June 12, 2018 / 3:46 PM / a year ago

U.S. tax reform reenergizes equity markets for utility companies

NEW YORK (Reuters) - U.S. utility companies in 2018 are selling new stock at the fastest clip in at least a decade after tax reform passed last year left many with a cash-flow shortfall they needed to plug.

Traders work on the floor of the New York Stock Exchange (NYSE) in New York, U.S., May 18, 2018. REUTERS/Brendan McDermid

By the start of June utility companies had issued almost $10 billion of common stock, by far the largest amount for this point in the year since the financial crisis, Thomson Reuters data showed.

The need to issue equity highlights how tax reform, viewed by many as a giveaway to corporate America, has come at a price for certain utility companies, diluting the holdings of some shareholders and delivering a hit to credit positions.

“In the short term, tax reform has been viewed as credit negative for the utility industry,” said Ann Bulkley, senior vice president at Concentric Energy Advisors, an energy consulting firm.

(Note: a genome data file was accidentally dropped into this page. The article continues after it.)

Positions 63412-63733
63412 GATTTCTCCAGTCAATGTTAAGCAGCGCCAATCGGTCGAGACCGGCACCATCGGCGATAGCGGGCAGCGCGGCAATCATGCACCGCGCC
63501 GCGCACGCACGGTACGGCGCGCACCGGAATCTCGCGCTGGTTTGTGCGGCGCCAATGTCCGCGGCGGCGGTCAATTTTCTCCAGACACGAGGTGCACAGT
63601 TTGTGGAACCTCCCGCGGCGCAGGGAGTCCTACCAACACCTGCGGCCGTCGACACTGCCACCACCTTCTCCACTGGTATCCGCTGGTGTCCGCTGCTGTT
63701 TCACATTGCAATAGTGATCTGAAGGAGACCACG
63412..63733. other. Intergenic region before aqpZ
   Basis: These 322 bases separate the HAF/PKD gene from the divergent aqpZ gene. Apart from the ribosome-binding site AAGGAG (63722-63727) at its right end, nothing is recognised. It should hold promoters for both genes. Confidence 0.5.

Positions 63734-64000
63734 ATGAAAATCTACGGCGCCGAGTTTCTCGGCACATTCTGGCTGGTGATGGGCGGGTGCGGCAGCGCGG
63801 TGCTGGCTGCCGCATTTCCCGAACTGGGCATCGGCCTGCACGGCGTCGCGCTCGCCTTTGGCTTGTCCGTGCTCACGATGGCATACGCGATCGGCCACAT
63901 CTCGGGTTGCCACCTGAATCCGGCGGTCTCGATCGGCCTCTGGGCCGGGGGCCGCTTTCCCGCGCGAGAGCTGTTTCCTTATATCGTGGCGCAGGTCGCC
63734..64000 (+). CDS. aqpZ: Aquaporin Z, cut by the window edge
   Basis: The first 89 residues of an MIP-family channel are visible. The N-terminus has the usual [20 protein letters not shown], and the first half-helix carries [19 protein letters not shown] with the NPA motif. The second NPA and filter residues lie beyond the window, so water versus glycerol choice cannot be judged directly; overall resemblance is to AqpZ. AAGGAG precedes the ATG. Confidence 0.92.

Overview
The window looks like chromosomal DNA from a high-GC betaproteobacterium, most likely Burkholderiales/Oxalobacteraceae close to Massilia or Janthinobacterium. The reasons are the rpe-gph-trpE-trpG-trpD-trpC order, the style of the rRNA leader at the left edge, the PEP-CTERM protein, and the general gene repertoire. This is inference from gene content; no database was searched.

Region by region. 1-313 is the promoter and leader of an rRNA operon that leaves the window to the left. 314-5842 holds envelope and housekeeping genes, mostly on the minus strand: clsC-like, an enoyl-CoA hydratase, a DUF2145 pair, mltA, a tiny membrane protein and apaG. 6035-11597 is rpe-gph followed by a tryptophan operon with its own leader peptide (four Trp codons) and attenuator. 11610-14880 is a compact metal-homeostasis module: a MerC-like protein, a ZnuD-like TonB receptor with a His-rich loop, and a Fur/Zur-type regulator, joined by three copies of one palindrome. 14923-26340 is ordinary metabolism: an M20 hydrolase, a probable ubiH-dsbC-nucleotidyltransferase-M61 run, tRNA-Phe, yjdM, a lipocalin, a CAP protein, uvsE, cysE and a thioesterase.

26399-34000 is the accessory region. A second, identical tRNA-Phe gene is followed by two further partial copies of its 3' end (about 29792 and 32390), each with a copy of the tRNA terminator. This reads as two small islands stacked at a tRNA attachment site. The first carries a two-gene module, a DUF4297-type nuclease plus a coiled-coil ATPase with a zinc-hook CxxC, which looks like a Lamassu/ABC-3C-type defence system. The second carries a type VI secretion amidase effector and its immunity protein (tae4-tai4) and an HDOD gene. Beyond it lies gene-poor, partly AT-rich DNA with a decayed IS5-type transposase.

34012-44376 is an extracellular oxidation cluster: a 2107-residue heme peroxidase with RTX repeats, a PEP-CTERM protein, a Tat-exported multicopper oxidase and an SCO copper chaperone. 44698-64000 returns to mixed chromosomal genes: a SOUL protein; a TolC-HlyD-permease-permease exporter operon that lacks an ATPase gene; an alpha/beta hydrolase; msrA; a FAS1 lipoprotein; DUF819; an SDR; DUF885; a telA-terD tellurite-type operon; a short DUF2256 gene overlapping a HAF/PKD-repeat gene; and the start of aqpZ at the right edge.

The tax bill, enacted in December, tightened the pace at which some firms can write down past investments. State governments meanwhile responded to the bill by ordering utilities to pass on the tax cuts to customers.

For graphic on surge in demand click tmsnrt.rs/2Jtrg9M

Both resulted in less cash on hand for some companies to pay for new projects to replace aging infrastructure, industry experts said.

“Tax reform turned the industry on its head,” said Ray Craig, head of JP Morgan’s (JPM.N) power and utilities equity capital markets.

“We’ve seen discrete equity issuance in the sector around M&A activity in the past. This is the first time in years where there have been discrete equity offerings to strengthen the credit metrics and strengthen the balance sheet.”

Equity raisings have come so far from the likes of Dominion Energy (D.N), Duke Energy (DUK.N) and Entergy Corp (ETR.N).

“Given that tax reform has changed the cash flow dynamic, more of the capital expenditure needs will have to be funded by equity than they had previously thought,” Craig said.

Not all companies have sold shares to meet cash flow needs. Southern (SO.N) had the chance to sell some utilities at an attractive price, which had the ancillary effect of boosting cash flow.

To be sure, utility companies have welcomed the lower corporate tax rate and the continued ability to deduct an uncapped amount of interest payments from taxable income.

Southern Chief Executive Tom Fanning said tax reform overall is a boost.

“It gave us a need to raise equity,” said Fanning. “But it’s still great for everybody, it’s great for the customer base, it’s great for the company.”

Reporting by Joshua Franklin in New York; Editing by Steve Orlofsky

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